I totally agree with Austin that a balance between the two is what I strive for. After over 18-years in the business, I have certainly developed certain business policies and procedures that I am happy with, and the basis of those business practices tend to be set and not change very much (certainly not as much as some of my technical practice may). I find that in our business, with new pieces of equipment (some good, some bad), new training techniques (some effective, some not), with new methods of training, and with new research and findings practically everyday, keeping up with the technical aspects of training may be a more daunting task (and one that I absolutely love).
So, while many of our business practices can run on “automatic pilot” once we have established good business practices, many of those practices definitely need to be re-visited from time to time. However, on the technical side, as a trainer if we’re not spending a good deal of time “keeping up” we can find ourselves out of touch with the current trends and findings that make us effective trainers.
Great question! Thanks for asking.
This does not have to be either/or, and Austin has already made some excellent points.
Some learning goes hand in hand. I remember that I saw an answer from you stating that for some clients you need to spend more time researching medical conditions or other circumstances. That is an example of two-for-one learning.
There is also upfront learning about the true business side of things. Incorporating your business and understanding all the regulations that you need to adhere to such as having liability insurance. I believe that it is important that you carry your business of fitness as professionally as you passion of fitness. But this is usually a one-time effort, and afterwards you only need to make sure that you stay current with changes to regulations.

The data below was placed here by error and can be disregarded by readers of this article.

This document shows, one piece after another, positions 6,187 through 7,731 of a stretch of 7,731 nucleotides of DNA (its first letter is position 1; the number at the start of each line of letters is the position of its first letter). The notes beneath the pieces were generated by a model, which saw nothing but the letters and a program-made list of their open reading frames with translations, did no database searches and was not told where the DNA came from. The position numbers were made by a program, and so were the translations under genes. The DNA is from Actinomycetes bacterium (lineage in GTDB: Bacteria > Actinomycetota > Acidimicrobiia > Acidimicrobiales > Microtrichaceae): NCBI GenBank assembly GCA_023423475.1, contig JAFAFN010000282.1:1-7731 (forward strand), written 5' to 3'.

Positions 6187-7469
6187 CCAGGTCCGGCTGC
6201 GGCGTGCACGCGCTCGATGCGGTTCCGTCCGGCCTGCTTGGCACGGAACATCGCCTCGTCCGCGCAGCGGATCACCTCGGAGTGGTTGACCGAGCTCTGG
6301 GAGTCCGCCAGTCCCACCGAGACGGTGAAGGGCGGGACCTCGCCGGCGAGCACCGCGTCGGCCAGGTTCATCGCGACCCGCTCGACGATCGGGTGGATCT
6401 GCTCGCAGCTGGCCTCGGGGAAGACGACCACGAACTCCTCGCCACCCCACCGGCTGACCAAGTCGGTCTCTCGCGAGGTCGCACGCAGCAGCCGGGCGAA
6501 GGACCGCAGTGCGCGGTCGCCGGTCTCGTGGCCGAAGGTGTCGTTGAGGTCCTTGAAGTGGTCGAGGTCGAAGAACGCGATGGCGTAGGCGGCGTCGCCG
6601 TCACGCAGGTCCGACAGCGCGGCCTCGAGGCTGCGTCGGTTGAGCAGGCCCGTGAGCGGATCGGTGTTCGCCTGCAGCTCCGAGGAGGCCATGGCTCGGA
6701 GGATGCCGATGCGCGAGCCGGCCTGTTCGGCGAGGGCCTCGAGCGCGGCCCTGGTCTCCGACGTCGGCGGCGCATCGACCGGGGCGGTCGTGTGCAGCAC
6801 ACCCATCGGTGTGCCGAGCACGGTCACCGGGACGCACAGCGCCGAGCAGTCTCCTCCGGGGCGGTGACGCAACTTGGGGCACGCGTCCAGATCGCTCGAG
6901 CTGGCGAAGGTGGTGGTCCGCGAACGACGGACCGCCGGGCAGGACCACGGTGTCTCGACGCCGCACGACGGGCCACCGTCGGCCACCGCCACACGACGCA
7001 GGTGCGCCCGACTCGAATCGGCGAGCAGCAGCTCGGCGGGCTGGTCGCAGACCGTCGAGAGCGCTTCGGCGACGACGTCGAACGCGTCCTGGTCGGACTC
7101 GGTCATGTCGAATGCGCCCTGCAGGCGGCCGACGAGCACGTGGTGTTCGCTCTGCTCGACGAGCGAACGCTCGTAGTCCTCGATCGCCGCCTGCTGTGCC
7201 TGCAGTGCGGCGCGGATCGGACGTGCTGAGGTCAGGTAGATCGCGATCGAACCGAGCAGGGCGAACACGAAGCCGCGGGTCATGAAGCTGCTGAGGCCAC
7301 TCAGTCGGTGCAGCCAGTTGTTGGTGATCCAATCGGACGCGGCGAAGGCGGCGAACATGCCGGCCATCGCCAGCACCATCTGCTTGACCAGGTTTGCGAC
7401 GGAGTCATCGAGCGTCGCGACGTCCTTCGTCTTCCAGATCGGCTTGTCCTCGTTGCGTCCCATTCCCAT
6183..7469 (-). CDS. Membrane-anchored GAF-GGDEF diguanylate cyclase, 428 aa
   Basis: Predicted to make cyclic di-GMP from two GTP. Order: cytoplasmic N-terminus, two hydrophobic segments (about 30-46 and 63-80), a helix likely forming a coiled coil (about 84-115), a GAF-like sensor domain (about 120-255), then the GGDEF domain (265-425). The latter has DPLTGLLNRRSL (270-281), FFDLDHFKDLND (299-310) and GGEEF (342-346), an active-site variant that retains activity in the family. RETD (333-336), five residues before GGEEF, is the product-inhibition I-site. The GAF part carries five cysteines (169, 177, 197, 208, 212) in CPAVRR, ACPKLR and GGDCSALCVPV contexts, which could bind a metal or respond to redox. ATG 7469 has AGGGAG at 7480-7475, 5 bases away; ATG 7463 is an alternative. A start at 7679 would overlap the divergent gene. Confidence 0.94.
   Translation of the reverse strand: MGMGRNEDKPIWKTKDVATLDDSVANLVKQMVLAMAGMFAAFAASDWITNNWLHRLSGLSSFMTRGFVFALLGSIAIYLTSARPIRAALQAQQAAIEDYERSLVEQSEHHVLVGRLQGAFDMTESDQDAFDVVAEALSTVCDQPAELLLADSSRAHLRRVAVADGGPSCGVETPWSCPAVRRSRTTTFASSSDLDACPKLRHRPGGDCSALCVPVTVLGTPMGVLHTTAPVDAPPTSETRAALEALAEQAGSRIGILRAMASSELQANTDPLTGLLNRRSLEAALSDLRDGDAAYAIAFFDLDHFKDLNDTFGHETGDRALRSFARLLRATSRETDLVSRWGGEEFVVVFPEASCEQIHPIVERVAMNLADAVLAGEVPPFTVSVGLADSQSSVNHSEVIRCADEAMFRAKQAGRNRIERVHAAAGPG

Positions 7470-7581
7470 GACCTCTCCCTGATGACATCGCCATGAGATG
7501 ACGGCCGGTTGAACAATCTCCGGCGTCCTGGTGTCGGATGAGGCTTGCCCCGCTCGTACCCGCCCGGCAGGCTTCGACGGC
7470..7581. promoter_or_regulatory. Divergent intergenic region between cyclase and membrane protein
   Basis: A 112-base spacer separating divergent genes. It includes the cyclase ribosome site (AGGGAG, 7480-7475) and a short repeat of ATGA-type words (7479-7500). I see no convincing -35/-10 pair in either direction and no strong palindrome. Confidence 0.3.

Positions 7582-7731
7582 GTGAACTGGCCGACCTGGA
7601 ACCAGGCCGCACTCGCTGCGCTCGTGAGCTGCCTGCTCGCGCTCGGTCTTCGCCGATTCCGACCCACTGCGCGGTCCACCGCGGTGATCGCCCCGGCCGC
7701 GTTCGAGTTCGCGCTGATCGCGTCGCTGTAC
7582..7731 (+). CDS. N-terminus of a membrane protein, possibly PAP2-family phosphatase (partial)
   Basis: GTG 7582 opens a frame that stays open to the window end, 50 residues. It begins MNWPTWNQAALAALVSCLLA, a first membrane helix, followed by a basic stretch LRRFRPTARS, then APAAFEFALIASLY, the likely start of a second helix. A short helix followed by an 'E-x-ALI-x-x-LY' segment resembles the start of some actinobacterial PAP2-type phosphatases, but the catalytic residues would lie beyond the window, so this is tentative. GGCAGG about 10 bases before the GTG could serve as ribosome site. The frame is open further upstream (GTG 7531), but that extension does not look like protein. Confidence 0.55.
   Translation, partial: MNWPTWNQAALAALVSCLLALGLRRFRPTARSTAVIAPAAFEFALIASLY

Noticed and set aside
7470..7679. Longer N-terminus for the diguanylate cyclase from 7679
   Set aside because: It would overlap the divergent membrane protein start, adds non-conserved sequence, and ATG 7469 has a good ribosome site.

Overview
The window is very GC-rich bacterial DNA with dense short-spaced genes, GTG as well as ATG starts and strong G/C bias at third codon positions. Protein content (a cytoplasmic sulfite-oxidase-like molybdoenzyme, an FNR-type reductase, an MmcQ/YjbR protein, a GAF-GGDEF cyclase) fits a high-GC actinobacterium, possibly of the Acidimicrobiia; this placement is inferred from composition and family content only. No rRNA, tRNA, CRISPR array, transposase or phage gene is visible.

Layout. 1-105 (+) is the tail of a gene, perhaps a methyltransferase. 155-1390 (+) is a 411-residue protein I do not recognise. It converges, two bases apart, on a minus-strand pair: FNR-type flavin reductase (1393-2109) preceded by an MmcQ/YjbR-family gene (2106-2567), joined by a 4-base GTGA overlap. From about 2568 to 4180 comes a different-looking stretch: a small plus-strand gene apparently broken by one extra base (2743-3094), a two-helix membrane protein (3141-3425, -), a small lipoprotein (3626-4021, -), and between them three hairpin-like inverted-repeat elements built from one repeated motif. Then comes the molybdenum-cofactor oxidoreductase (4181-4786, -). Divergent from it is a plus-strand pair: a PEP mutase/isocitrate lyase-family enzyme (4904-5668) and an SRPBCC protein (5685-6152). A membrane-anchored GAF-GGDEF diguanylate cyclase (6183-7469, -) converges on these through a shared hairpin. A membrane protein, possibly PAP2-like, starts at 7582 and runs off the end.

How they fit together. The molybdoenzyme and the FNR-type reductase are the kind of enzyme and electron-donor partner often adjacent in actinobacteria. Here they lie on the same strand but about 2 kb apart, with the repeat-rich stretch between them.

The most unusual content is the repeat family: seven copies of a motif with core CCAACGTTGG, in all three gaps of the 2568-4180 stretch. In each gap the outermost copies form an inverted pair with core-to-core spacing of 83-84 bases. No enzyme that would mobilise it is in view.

As a veteran trainer, I’ve found both technical and business development are necessary to survive, but they are not necessarily exclusive. By educating yourself then broadcasting your accomplishments and certifications to your base you enhance your qualifications on paper. New education which showcases your ability to work with particular populations (obese, seniors, youth, etc.) instigates connections for referral in your existing clientele.
There is certainly a lot to be said for working “on your business” as well as if not as much as “in your business”, but you needn’t separate the two concepts all the time. While certain marketing techniques are very direct and attract numerous but wary leads, creative marketing and referral will attract more solid leads.